Having been producing music solidly for almost 20 years now, Parov Stelar – easily the most recognised name in electro swing, has good reason to approach his releases a little differently. As I mentioned in my latest review of his, Voodoo Sonic represents a trilogy of EPs that collectively make up what is essentially a full album. It’s an interesting method of putting his music out there, and the consequences are that we get more music, with less time in between releases, and that’s something that I’m sure everyone can appreciate. This EP represents the third and final of the trilogy, and again, provides Stelar with another opportunity to demonstrate why he should remain on top.
The first track is ‘Black Martin’, a beautiful number which starts with a lone piano – such an effective instrument for creating this atmospheric, cinematic mood. The dance beat comes in very smoothly, and whilst the piano becomes a little simplistic as the song progresses, the other instruments manage to recover the initial feeling. A great way to start the release – it’s the Stelar we know, yet clear he’s pushing his music in new ways. This continues into ‘Purple Moon’, which whilst slightly more familiar, is still slower than we might expect, and not really a dance number as such. There’s a really nice fusion of stride piano here with some French jazz manouche – and later on a Spanish guitar emerges as well; together with Stelar’s Austrian roots, this is a very culturally European track. This Spanish influence becomes even more explicit for ‘Tango Del Fuego’ – in which the mood immediately changes to launch us into a classic Stelar dance track. So far, these songs really seem to be taking us on something of a journey. When the drop comes, it could be a bit bigger, both instrumentally and in terms of the mix – but it’s still a solid piece of music.
We remain with the classic Stelar vibes for ‘Pink Dragon’ – which has his signature all over it – more so than any other track on the album. There’s a strange development halfway through, when everything stops and it feels like the song is over – before jumping into what initially sounds like a different track. This eventually resolves, and the two sections come back together for an immensely dancey breakdown. After the excitement of the previous two tracks, we’re returned to a slower, more drifting sound for ‘Silver Line’, sounding a bit like a reprise of ‘Black Martin’. A nice interlude – with a fantastic double bass solo. ‘Red Cat’ then follows with more of the typical Stelar feeling; with its driving beat, this is actually one of the stronger tracks, and hopefully won’t be overlooked. There’s some really quite dark, clashing tones that work excellently here; and the trumpet line in the middle somewhat resembles a call to arms. Indeed, Stelar certainly has leagues of fans that will be drawn to attention in their own respective ways.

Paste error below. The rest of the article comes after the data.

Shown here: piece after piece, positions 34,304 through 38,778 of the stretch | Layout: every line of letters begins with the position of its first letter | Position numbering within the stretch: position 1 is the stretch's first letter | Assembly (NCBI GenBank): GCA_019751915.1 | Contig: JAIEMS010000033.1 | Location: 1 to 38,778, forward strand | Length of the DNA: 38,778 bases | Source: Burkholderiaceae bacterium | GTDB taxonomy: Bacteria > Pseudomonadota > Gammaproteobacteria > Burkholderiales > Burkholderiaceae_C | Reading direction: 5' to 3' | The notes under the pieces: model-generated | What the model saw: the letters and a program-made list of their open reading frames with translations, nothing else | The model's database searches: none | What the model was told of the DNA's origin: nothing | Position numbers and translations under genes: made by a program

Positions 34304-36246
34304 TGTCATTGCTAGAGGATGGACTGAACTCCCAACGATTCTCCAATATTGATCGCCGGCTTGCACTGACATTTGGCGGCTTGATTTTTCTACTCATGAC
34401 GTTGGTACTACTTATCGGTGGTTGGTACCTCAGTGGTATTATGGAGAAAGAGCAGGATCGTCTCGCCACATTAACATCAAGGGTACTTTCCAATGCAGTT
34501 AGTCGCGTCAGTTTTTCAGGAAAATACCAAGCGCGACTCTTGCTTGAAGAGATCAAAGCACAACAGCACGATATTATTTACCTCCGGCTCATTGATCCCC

‘Crush & Crumble’ leaves no question as to how the song is going to play out – bringing in its outright energy from the get-go. With its Gene Krupa and Benny Goodman samples, this song reminds me wonderfully of just what it is I love about electro swing: listening to this, I can imagine what it was like for fans first listening to the actual swing in the 1930s. And then the final track is ‘The Voodoo Engine’ – and as one might expect, we’re brought back down to close the EP. It’s certainly felt more like a journey than either of the previous two, and not just because of the length. This song starts off sounding like nothing Stelar has ever produced before, with the intro being almost avant-garde. This sets the tone for a suitably epic finish once the beat kicks in, with underlying, sustained chords representing a synthwave-esque influence – perhaps he’s been listening to Faith In The Glitch! There’s such a cinematic quality to this one, and I can easily imagine it accompanying a superhero film or something like that.
Overall, this is a very satisfactory close to the Voodoo Sonic trilogy. Much longer than the previous two, and largely instrumental, this is also the best of the three releases. Where some of the tracks of the previous offerings were less than average, every track on this one is positive overall. Certainly not perfect, but definitely worth several more listens. The subtly implied narrative is also a nice touch, and makes me wonder whether Stelar might be thinking of a concept album for his next project. This is starting to happen more and more in electro swing, with the likes of Dutty Moonshine and the Sweet Life Society doing great things. Parov Stelar has received his fair share of criticism in recent years, and this is to be expected for an artist who’s achieved the type of success that he has – but whilst the cynics will criticise, there is no doubt that he’s still putting out consistent music that his fans will always love.
Written by Chris Swinglis Date: 2020-09-12